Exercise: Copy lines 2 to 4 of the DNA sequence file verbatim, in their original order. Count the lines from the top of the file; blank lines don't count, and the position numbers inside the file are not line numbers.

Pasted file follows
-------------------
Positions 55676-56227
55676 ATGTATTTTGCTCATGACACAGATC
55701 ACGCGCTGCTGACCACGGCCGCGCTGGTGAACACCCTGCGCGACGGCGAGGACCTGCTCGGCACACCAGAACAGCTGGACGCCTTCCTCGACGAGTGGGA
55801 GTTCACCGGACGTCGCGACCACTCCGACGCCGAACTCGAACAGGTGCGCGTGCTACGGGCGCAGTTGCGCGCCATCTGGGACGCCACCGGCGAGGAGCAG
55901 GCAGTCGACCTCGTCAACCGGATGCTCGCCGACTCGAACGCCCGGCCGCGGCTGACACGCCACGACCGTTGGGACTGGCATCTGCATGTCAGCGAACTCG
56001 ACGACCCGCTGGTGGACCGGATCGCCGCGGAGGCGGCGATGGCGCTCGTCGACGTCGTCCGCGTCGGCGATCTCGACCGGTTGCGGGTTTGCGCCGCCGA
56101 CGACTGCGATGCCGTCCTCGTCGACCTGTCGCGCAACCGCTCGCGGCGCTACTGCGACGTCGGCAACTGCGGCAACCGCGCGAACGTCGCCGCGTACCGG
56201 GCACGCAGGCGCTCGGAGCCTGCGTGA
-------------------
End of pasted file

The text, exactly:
55676 ATGTATTTTGCTCATGACACAGATC
55701 ACGCGCTGCTGACCACGGCCGCGCTGGTGAACACCCTGCGCGACGGCGAGGACCTGCTCGGCACACCAGAACAGCTGGACGCCTTCCTCGACGAGTGGGA
55801 GTTCACCGGACGTCGCGACCACTCCGACGCCGAACTCGAACAGGTGCGCGTGCTACGGGCGCAGTTGCGCGCCATCTGGGACGCCACCGGCGAGGAGCAG